This morning's Sunday programme on Radio 4 returned to the subject of the antisemitic attack on a synagogue in Texas.
As that attack was perpetrated by a Muslim man from Blackburn, the BBC attempted some bridge-building between the Jewish and Muslim communities there:
Edward Stourton: We asked two people from Lancashire's Jewish and Muslim communities to reflect on what happened. Saima Afza is a Muslim from Blackburn. She's a former local councillor and a former Assistant Police and Crime Commissioner for Lancashire. Jeremy Dable is Jewish and lives in Preston. He used to be a member of the town's interfaith forum.
Though doubtless well-meaning, it struck me as a rather pointless exercise.
It involved the wrong people.
Saima is a former Labour councillor who fell out with some male Muslims in her party because they didn't like her progressive views on homophobia, racism and sexism. Jeremy ran as a Liberal Democrat in several council elections, and led an interfaith forum, campaigned against the far-right and was involved with a refugee support group.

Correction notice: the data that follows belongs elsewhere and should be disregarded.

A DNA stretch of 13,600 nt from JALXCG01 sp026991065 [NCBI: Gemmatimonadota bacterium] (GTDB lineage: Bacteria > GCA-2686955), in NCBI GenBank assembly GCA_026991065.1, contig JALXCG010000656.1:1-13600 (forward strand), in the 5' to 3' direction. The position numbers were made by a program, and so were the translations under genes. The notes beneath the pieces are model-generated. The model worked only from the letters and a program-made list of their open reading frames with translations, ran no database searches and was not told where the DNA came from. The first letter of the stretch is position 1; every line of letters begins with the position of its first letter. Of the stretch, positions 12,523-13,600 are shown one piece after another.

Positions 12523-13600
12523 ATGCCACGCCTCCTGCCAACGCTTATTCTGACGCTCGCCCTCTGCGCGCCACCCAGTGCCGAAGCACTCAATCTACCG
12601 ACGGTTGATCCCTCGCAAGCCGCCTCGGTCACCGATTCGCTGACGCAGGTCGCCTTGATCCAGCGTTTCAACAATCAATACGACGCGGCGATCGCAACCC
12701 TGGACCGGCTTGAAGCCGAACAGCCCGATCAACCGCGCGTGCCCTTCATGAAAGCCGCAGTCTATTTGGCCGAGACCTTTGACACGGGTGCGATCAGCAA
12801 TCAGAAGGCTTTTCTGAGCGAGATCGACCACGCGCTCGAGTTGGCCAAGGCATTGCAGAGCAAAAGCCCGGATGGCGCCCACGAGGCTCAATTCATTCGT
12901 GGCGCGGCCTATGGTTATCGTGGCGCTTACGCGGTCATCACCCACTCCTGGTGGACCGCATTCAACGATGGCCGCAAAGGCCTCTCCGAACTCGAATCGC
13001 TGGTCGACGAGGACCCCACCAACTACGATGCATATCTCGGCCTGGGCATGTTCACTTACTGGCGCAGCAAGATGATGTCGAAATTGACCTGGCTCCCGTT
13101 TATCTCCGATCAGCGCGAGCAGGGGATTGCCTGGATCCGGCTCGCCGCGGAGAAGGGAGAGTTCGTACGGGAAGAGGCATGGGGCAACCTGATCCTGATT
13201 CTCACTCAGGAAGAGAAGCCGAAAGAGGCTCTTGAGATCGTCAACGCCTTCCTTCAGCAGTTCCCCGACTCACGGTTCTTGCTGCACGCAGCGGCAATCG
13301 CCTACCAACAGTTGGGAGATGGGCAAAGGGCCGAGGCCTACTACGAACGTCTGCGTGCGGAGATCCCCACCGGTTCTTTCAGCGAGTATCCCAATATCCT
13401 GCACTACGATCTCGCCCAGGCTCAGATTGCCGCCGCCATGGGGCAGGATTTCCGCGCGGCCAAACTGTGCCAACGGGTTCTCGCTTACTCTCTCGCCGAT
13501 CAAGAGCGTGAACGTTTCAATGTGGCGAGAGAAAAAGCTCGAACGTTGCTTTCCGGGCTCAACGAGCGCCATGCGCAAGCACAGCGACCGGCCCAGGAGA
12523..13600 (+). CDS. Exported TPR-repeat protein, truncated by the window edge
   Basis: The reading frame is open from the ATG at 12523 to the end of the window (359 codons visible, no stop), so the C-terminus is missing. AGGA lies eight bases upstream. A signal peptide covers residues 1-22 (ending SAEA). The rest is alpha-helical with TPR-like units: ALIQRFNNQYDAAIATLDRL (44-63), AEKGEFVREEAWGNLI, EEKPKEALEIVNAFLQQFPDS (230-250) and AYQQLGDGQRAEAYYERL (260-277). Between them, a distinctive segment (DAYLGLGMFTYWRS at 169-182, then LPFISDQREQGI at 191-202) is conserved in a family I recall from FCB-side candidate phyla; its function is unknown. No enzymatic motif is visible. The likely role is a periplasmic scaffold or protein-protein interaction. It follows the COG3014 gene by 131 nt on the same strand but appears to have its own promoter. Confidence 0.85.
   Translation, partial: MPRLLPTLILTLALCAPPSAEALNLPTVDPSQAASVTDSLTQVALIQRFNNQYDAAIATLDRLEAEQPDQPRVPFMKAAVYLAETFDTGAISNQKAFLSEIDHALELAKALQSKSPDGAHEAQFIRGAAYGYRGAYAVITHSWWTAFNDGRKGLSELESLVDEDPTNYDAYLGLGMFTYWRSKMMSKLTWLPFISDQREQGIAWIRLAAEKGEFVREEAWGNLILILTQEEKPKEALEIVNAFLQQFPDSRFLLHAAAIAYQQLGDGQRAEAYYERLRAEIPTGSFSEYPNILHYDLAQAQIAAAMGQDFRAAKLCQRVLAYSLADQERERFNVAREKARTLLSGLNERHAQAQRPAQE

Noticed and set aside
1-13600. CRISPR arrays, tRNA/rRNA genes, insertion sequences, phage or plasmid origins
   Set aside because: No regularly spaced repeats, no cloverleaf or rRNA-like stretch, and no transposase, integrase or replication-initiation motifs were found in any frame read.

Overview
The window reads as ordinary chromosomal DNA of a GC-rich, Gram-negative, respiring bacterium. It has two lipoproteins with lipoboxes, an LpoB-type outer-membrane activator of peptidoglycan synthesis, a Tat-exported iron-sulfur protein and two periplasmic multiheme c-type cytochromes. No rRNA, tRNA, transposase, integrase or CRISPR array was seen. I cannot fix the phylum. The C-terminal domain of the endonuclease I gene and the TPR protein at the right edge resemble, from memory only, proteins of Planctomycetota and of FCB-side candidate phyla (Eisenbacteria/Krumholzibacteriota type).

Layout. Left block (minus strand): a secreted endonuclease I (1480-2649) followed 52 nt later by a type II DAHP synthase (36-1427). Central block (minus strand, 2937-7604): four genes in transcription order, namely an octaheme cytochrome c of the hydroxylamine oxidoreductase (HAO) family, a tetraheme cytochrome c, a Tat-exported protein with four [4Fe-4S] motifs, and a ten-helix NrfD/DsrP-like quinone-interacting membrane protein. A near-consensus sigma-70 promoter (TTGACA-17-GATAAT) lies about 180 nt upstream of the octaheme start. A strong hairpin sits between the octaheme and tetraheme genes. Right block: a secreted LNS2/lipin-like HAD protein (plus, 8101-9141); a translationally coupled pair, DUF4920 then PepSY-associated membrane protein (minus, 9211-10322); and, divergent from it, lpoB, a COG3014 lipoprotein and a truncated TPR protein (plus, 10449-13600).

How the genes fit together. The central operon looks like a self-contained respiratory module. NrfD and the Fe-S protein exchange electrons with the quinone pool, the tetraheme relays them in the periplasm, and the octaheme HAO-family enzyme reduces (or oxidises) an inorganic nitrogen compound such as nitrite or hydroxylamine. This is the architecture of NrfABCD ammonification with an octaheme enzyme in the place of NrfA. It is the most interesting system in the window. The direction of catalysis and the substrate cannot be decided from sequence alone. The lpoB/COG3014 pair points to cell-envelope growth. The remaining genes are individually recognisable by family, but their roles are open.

[I had to Google around to find most of this out. Sunday told us only what I quoted Big Ed saying above].
Saima and Jeremy are nice, BBC-friendly people - as liberal a Muslim as you can get, and a liberal Jew. They could even be on Thought For The Day.
These aren't the people from either community who need bridges building between them. Particularly as Jeremy ran an interfaith forum, reaching out to each other was just the kind of thing they'd naturally do anyhow.
This is typical BBC, talking to 'people like them', people who the BBC can relate to, & thinking that they are in some way representative of the Jewish and Muslim communities in Blackburn.